GLANC Scholarship News

In our January newsletter we announced the GLANC board granted scholarships for 2013 to 6 students through 6 institutions: San Francisco State University, Public Glass, California College of the Arts, The Crucible, San Jose State University, and the Bay Area Glass Institute. So far 2 scholarship opportunities have been completed, both of them for the Karen Willenbrink workshop at Public Glass. Recipients Cher Stone (PG scholarship) and Megan Dykema (SFSU scholarship) have written the following:


Thank you for the scholarship to audit the Karen Willenbrink workshop at Public Glass. I am retired, on a limited income and fairly new to glass. The workshop has opened a new way for me to look at glass and new ways in which glass can be worked. This was a great opportunity for me. I really enjoyed Karen and Jason and their team. The coordination of the work and the team effort was amazing. And watching the intense creations appear out of the molten glass: griffons, flowers, frogs, birds , skulls, all pulled, cut, shaped out of a blob of hot glass was certainly a wonderful experience. I am inspired to try new things. I had a great week. Thank you and also a thank you to Public Glass for its supportive community and all the learning possibilities provided.

Cher Stone

Below: Karen Willenbrink and Jasen Johnsen




Taking the class with Karen Willenbrink was an eye opener because my glass experience has been mainly based on blowing vessels. Watching her for the first time was remarkable because there was so much happening all at once it was hard to take it all in. Hot glass sculpturing was best described to me as doing a marathon. Your pace starts out slow, controlled but still holds its intensity. On the other hand, blowing vessels is much more like a sprint, a constant concentrated rush. So taking on this class was a great change of pace.

On reflection, there are a few key things that have stuck with me after taking Karen’s class. When first starting a sculpture it is just like when you are drawing. You start with the basic shapes and slowly build up the details to the finished piece. In that way, sculpture is really similar to blowing but somehow not as intuitive. Another key part is that the bits being brought are as or almost as important as the piece you are working on. They require just as much concentration and thought put in them.

While making any of her works Karen always had one or more pictures right on the bench to reference. Though this may seem insignificant, keeping a picture of what is going to be made next to you and always rechecking it while making the piece is key. I have found that pulling from memory actually makes it harder in the long run.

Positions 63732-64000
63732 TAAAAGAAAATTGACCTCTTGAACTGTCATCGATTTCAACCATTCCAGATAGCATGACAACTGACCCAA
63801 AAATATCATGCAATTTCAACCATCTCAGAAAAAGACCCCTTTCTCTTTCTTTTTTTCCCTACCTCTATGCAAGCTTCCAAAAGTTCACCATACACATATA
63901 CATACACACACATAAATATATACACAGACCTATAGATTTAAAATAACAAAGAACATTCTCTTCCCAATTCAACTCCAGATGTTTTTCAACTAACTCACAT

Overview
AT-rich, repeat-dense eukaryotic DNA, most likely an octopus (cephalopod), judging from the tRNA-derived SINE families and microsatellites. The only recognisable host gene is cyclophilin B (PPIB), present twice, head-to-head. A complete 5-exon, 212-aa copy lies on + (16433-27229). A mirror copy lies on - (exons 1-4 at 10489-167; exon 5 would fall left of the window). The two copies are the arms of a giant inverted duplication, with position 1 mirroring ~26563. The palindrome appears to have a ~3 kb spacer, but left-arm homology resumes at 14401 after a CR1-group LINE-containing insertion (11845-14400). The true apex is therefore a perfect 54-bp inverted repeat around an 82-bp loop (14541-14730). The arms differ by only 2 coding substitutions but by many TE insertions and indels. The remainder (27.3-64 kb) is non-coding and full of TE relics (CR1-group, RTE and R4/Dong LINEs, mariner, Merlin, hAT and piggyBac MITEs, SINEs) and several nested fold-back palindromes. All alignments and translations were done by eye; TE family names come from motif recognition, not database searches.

When I first saw Karen’s work I was amazed and perplexed by her use of color. Even before taking the class I was eager to hear her talk about patterns and how she chooses the colors and how the seamless layering occurs. Whether trying to replicate or express a meaning, using the right color is crucial to communicate and what I found the colors she chooses are the “dirtier” colors of glass. What I mean by this is the colors that look the least plastic or processed. Especially when pairing and layering these colors together it gives her work a more tangible and naturalistic feel. Another nature based glass artist is who has the same color philosophy is Clare Belfrage. While taking Clare’s class at Pilchuck I found that she chooses colors that are softer, and easier to approach, which all give her pieces that same naturalistic look.

Though Karen made a variety of different animals and plants during the class, my favorite would have to be the zebra frog. From the very beginning it was hard to tell what exactly what she was doing but that was also part of the fun to try to figure it out. The frog used a combination of frits stripes fused together before hand and layers of powders to create that zebra frog look.

The frog was actually made blown then flattened in parts to make it solid. This later gave way to what amazed me the most. The very last step was to inflate the throat of the frog which was done through poking a hole in the abdomen then heating just the throat so when she blew into the hole it seemed as if the frog was actually breathing. One thing that is great about glass is that is goes through many stages of liquid and solid and reverse. So being able to see the frog go from a sphere, to a moving and breathing frog, and then to the solid frog that came out from the annealer was a great experience.

Megan Dykema